Wounded warriors are HEROs combating ‘epidemic’ of child pornography
Updated: Apr 28, 2022
WASHINGTON — As a result of losing both legs while sweeping for bombs on his third deployment in Afghanistan, Justin Gaertner could no longer serve as a Marine. But he found a new mission as a “human exploitation rescue operative,” or HERO, with the Department of Homeland Security, pursuing predators who collect and trade child pornography — more accurately termed, child sexual abuse imagery — on the internet.
“I fought hard to get back overseas with my platoon and once that wasn’t happening,
I was able to find a way to keep serving my country” by rescuing children, Gaertner
told Catholic News Service.
Gaertner, 29, was trained as a computer forensic analyst in 2012, one of 17 former
military in the inaugural class of the HERO Child Rescue Corps. Few had prior
experience with computers.
HEROs were then deployed across the country, integrated into investigation offices
of U.S. Immigration and Customs Enforcement, to combat what ICE describes as the
“growing epidemic of child sexual exploitation and abuse.”
Since over half of all child-pornography collectors are hands-on offenders, law
enforcement can apprehend them by following the cyberspace trail of images —
considered “crime scene photos” by investigators. Disturbingly, 83 percent of
perpetrators seek images of pre-pubescent children, 39 percent want toddlers, and
19 percent: babies in diapers.
Within months of his assignment in Tampa, Florida, Gaertner — always accompanied
by his service dog, Gunner — was mobilized in a case that wound up rescuing over
Melvin Bridgers, 37, posing as a teenage girl, used multiple Facebook accounts to
entice girls between the ages of 10 and 16 to send him sexually explicit pictures. He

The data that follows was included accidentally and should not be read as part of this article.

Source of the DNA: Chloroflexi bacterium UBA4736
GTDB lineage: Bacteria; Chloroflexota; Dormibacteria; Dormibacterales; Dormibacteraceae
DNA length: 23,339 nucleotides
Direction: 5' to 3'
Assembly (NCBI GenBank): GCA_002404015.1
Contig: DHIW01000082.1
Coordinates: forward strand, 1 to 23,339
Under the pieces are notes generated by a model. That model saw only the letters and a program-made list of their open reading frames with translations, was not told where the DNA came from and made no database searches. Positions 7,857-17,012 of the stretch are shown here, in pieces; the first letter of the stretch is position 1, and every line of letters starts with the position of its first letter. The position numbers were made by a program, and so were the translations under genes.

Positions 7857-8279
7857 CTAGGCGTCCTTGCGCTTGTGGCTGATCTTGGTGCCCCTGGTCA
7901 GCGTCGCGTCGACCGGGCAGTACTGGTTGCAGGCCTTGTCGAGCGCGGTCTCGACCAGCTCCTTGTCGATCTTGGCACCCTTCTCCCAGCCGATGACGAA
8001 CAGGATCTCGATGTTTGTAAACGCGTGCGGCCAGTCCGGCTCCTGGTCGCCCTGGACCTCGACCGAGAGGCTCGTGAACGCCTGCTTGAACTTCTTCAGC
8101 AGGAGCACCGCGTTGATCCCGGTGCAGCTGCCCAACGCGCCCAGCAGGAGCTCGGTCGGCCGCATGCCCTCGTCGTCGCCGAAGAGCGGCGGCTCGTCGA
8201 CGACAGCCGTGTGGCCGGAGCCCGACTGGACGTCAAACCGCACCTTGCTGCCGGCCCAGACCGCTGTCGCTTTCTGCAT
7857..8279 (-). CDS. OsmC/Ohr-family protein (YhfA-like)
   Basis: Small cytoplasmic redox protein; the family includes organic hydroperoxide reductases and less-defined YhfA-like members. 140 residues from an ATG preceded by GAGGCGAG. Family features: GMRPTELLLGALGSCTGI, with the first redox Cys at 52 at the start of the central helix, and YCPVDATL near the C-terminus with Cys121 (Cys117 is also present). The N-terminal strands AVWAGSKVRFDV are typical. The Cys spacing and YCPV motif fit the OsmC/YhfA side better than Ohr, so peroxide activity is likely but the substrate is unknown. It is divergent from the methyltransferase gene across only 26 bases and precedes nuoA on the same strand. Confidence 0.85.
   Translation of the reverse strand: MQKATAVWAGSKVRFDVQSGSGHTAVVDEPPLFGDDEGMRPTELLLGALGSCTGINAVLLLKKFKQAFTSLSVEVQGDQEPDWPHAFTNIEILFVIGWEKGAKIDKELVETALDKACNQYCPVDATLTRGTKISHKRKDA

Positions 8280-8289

then coerced the children, threatening to tell their parents unless they sent him even
more graphic images.
A mother in Houston tipped authorities about the predator based on a disclosure
from her 12-year-old daughter that she was being pressured to send pornographic
pictures of her 7-year-old sister.
Gaertner was with the ICE team that searched Bridgers’ house. His job is to collect
electronic devices and secure illicit material stored on them.
Investigators found over 28,000 images and videos on Bridgers’ cellphone, including
a substantial number of new victims.
Each digital image has “fingerprint.”
DHS has access to a library of all pornographic images already identified (images
collected and traded between criminals) so the first step in an investigation is
comparing the material found on a suspect’s electronics to the ones in the digital
Gaertner and a colleague then had to identify and locate previously unidentified
victims seen on Bridgers’ phone, using data from his Facebook history as well as
hints provided by the pictures themselves.
He traveled with agents who interviewed parents, getting consent to examine
electronic devices used by their children.
Brand new to the job, Gaertner remembers, “I was shocked. I didn’t know what to
“I was excited to be helpful in finding these kids, but you don’t realize the severity of
this case work until you are knee deep in it,” said the former Marine, who also
conducts Internet safety classes at schools for DHS.
The prime mover in getting the HERO Corps launched in 2013 was the National
Association to Protect Children, or PROTECT, a nonprofit organization based in
Working with the U.S. Congress, federal government, and private tech firms that
helped custom design digital tracking tools, PROTECT helped pass enabling
legislation and lobby for funding to bring battle-savvy talent to the task of hunting
PROTECT approaches the grotesque reality of child sexual abuse as a strategic
threat that requires the intensity of a military campaign to eradicate it — which is
why employing veterans is critical.
An extremely disturbing child pornography case, unfolding as the HERO Corps was
under consideration, convinced policymakers a much stronger counterforce against
child predators was required.
A Worcester, Massachusetts, man was sentenced to 27 years in federal prison for
plotting to kidnap a child in order to rape, cook and eat him. Investigators
discovered he had built a dungeon in his house for the purpose of torturing children